- Encouraging Expression: Allow them to express their feelings and validate their emotions. With children of this age, parents should be prepared for probing and even seemingly-invasive questions.
- Providing Stability: Maintain routines, friendships, and extracurricular activities.
- Age-Appropriate Reassurance: Emphasize that the divorce is not their fault and both parents will continue to love them. Though, you should be ready for them to roll their eyes. Unlike young children, they may not accept reassurance as easily
- Seeking Professional Help: If necessary, consult a therapist or counselor for additional support. Early adolescents are often strong candidates for professional help from a family therapist. They may even be able to see a therapist without either parent in the room.
Teenagers (14 to 18)
Teenagers are still not fully developed, but they are getting there. How they handle and process the divorce is especially situation-specific. It is not uncommon for teenagers to be the most accepting of a divorce. They may understand that it is the right path forward. At the same time, it is also not uncommon for teenagers to be highly resistant. They could even openly and hostilely blame one parent over the other. Here are some strategies to help divorcing parents with teenagers:
- Encourage Open Communication: Promote honest conversations about their feelings, thoughts, and concerns.
- Try to Respect their Autonomy: Allow them to have a say in decisions that directly affect them.
- Avoid Parental Conflict: Keep disagreements out of their presence to reduce emotional distress.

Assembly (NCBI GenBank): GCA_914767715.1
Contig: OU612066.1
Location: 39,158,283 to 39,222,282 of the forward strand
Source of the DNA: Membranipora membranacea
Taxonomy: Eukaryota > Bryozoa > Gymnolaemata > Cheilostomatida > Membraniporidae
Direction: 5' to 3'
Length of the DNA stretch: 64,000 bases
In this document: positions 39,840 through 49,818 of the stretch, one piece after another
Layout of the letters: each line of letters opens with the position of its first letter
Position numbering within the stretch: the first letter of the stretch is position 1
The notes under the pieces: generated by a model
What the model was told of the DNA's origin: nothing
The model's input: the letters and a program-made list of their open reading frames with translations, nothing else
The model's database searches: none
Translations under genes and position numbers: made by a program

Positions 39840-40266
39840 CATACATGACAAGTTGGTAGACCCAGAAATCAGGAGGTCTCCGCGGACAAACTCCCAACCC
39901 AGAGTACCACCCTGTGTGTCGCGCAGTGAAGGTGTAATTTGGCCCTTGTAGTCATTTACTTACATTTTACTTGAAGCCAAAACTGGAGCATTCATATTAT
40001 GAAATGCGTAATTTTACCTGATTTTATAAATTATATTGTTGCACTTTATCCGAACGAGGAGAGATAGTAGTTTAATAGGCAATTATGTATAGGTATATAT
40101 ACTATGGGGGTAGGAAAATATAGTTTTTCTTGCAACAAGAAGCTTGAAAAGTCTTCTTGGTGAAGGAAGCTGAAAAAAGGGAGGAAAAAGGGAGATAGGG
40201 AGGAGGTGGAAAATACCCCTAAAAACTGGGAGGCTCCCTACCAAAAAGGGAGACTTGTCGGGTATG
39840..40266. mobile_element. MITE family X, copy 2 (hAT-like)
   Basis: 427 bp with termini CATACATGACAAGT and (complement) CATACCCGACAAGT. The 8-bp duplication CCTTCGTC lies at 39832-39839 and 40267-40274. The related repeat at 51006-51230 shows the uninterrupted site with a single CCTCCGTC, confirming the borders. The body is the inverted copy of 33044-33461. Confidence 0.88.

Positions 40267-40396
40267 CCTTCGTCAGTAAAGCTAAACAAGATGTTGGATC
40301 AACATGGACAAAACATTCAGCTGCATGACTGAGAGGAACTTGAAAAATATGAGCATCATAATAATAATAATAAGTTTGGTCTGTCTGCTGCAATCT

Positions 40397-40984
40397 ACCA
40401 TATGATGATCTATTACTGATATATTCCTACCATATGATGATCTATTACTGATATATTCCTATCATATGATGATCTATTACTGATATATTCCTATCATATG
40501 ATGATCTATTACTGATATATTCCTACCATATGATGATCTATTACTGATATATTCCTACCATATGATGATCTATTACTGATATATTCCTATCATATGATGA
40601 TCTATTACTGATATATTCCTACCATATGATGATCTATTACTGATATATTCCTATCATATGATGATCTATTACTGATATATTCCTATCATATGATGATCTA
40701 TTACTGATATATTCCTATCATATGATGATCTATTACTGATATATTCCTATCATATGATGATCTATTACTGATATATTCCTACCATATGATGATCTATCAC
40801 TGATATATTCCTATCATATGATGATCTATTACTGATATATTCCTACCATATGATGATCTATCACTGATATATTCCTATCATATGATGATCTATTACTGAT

- Provide Resources: Share books, articles, or support groups specifically aimed at helping teens cope with divorce.
- Focus on Logistics and Practical Issues: Teenagers are often concerned with how a divorce will impact the school, their friends, and their life on a day-to-day basis.
Divorce is Complicated for Children: Age-Appropriate Explanations are a Must
Divorce is a complex and emotional experience for children of all ages. To help them navigate this transition, it’s essential to provide age-appropriate explanations that address their unique concerns and developmental needs. Tailoring your approach ensures they feel heard, understood, and supported. Younger children need simple, concrete explanations, focusing on their immediate needs and reinforcing parental love. As children grow older, they require more detailed information and reassurance, allowing them to express their emotions and understand the situation. By fostering open communication, validating their feelings, and promoting healthy coping strategies, parents can help their children adapt to life after divorce.
Of course, it is also important to emphasize that not every child is the same. While explanations of a divorce should always be age-appropriate, that is not sufficient. You also need to tailor your explanation and conversation to your particular child. Some parents may have an introverted, introspective, and sensitive child who is unlikely to ask many questions or openly state their feelings. Other parents may have a child who is extremely expressive and may openly challenge a parent. You should always develop an age-appropriate divorce explanation that is best suited for the needs of your particular child.